Wed, 02/19/2014 - 23:34 | 4455790 max2205
max2205's picture

Print damn it!

Wed, 02/19/2014 - 23:42 | 4455820 idea_hamster
idea_hamster's picture

I think that the Fed should just buy these.  The WMP-version of CARP -- we could call it WARP.

Expand the Fed balance sheet a bit and create a new flow of hot money into China that can be re-funnelled back through the CCB to buy USTs.

Because, why not, right?  

Thu, 02/20/2014 - 00:56 | 4455925 TruthInSunshine
TruthInSunshine's picture

Reckoning draws closer by the day, and it's quite a bit LESS than the oft-repeated "6 months away, give or take." Japan & China are in full blown "make up completely fabricated statistics" mode, and even by that unicorn metric, things aren't looking so great for them. The truth is much more raw. As for the EU & U.S., they're sucking wind. Check out the layoffs, closings and shrinkage otherwise in the restaurant, retail and now, even manufacturing businesses in the U.S., which are not widely reported on by the Main Stream Financial Press (which has a conflict of interest in reporting on such matters) but can be tracked at sites like dailyjobcuts.com. I'll go a step further; I think that revisions to economic data will show that the U.S. re-entered economic contraction back in Q3 of 2013, and that we're going to experience a more steep economic decline over the next 2 years than we did in 2008 to 2010, which will break many of the resilient survivors who were clinging on, and will murder those who went into further debt in the intervening time period*.

 

*Confidence Fairy Soweth & Reapeth

[W]ithout exception, throughout history, the masses do not understand there is a crisis until well after it has already begun, and they've already committed to many purchases, indebtedness and other forms of dis-saving, that they wouldn't have committed to had they known accurate information sooner.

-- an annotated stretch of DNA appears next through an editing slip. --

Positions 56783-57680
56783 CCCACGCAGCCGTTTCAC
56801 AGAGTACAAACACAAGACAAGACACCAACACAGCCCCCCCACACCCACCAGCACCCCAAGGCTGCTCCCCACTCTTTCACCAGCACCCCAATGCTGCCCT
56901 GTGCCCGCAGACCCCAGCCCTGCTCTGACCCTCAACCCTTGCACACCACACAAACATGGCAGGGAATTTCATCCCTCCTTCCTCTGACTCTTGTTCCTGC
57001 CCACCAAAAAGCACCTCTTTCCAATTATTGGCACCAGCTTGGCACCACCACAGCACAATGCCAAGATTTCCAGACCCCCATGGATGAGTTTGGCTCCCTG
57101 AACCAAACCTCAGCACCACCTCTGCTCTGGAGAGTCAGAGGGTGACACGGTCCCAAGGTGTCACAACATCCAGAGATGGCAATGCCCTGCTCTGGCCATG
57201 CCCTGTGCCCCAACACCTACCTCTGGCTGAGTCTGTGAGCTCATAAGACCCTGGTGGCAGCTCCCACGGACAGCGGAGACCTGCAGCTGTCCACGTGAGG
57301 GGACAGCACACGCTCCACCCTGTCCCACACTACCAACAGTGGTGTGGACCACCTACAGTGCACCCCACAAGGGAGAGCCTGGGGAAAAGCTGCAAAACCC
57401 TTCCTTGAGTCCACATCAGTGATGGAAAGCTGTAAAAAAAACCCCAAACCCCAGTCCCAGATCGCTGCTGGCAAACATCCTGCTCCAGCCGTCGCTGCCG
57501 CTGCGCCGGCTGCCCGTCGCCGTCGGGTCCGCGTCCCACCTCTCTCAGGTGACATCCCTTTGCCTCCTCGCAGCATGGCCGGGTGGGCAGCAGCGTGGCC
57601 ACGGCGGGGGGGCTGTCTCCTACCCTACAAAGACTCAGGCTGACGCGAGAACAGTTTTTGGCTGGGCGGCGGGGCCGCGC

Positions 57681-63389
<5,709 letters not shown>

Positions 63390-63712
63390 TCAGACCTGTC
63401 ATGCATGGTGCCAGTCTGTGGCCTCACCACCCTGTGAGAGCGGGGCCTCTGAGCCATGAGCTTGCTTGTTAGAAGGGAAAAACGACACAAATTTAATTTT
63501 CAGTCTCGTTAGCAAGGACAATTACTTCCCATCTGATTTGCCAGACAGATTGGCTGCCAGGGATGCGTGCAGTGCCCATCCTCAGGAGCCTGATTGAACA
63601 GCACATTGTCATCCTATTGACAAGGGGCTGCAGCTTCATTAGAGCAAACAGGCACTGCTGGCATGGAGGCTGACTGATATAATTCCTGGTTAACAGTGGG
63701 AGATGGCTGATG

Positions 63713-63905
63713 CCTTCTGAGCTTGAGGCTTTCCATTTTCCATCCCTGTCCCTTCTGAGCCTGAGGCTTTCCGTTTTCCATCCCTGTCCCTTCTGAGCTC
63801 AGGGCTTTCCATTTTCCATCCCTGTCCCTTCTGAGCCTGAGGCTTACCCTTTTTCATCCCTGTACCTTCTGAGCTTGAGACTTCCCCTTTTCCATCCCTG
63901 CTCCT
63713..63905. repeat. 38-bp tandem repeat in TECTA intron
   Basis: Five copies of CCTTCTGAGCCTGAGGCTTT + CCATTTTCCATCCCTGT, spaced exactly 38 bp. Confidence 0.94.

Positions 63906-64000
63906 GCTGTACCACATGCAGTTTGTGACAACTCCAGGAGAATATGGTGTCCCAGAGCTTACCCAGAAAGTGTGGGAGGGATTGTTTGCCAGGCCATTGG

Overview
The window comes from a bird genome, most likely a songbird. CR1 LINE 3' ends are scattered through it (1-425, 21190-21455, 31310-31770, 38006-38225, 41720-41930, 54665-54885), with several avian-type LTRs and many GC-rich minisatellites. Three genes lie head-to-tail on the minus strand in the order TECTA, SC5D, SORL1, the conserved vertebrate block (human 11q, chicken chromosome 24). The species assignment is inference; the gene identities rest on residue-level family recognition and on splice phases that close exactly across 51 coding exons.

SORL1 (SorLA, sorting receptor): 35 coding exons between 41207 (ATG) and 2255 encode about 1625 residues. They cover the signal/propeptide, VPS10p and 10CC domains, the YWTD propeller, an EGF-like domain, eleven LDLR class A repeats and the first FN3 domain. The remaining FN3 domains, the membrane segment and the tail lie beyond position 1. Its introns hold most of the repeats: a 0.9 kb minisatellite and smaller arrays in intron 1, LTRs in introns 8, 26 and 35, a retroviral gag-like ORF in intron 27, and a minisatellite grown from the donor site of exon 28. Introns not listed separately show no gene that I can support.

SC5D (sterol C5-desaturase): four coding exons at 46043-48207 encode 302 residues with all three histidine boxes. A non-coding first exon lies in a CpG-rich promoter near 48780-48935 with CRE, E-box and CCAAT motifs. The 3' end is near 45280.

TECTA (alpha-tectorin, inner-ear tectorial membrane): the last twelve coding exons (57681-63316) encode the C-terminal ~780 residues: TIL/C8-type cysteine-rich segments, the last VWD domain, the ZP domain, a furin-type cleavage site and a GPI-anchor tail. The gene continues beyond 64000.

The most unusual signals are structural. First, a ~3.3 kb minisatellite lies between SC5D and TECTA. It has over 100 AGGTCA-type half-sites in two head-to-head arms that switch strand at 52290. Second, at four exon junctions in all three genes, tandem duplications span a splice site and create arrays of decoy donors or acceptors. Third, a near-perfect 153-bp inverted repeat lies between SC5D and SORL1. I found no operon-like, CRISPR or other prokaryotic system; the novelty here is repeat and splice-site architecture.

Hence, the "confidence fairy," which governmental employees, politicians and business spokespeople all actively perpetuate in their own methods and by various tactices, is a serial and mass killer of efficient markets and rational economic behavior (as it severely distorts essential economic information that is relied upon by economic and market participants).

Thu, 02/20/2014 - 01:17 | 4456102 FL_Conservative
FL_Conservative's picture

Wi Go Lo.

Ho Li Fuk.

It Tu Rate.

Thu, 02/20/2014 - 08:08 | 4456616 GetZeeGold
GetZeeGold's picture

 

 

Time to sell the US Treasuries.....I hear Belgium is looking to buy.

Thu, 02/20/2014 - 09:00 | 4456726 TheFourthStooge-ing
TheFourthStooge-ing's picture

They have to park all that waffle money somewhere.

Thu, 02/20/2014 - 08:21 | 4456632 negative rates
negative rates's picture

An apple a day keeps the dentist away.

Wed, 02/19/2014 - 23:31 | 4455777 BandGap
BandGap's picture

So the word "trust", as in "Trust" Fund, really is a misnomer.

It's a mad wolrd, this.

Wed, 02/19/2014 - 23:44 | 4455827 idea_hamster
idea_hamster's picture

These WMPs are "trusts" in the same way that "hedge funds" are funds that hedge:  not at all, and basically the exact opposite.

Wed, 02/19/2014 - 23:51 | 4455851 Caviar Emptor
Caviar Emptor's picture

Thought it had to do with saving hedgehogs..

Thu, 02/20/2014 - 08:37 | 4456661 TheFourthStooge-ing
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Shrubbery funds, such as Ni, Peng, and Neewom, are popular in certain beknighted areas, or so I've heard.

Thu, 02/20/2014 - 02:05 | 4456229 El Oregonian
El Oregonian's picture

It only gets BITTER from here.

Thu, 02/20/2014 - 06:36 | 4456513 new game
new game's picture

agreed- trust me :)

Wed, 02/19/2014 - 23:09 | 4455689 Wahooo
Wahooo's picture

The weak are failing. That's bullish!

Thu, 02/20/2014 - 01:50 | 4456192 Four chan
Four chan's picture

it's the new amerikan way, so why not export that to china like our jobs and middle class?

Thu, 02/20/2014 - 08:57 | 4456717 TheFourthStooge-ing
TheFourthStooge-ing's picture

Alas, alas, three times alas, new 'amerikan' way under US citizen of A system infused nuancements vigourously. Describings as "The weak are failing. That's bullish!" gives picture apparently, but somehow on a thriving detail lacks veracity.

For biggest weaks in US citizen of A system, failurous outcome is unpermitted. They are running a business of extorting the less weak, farming the not-yet-poor.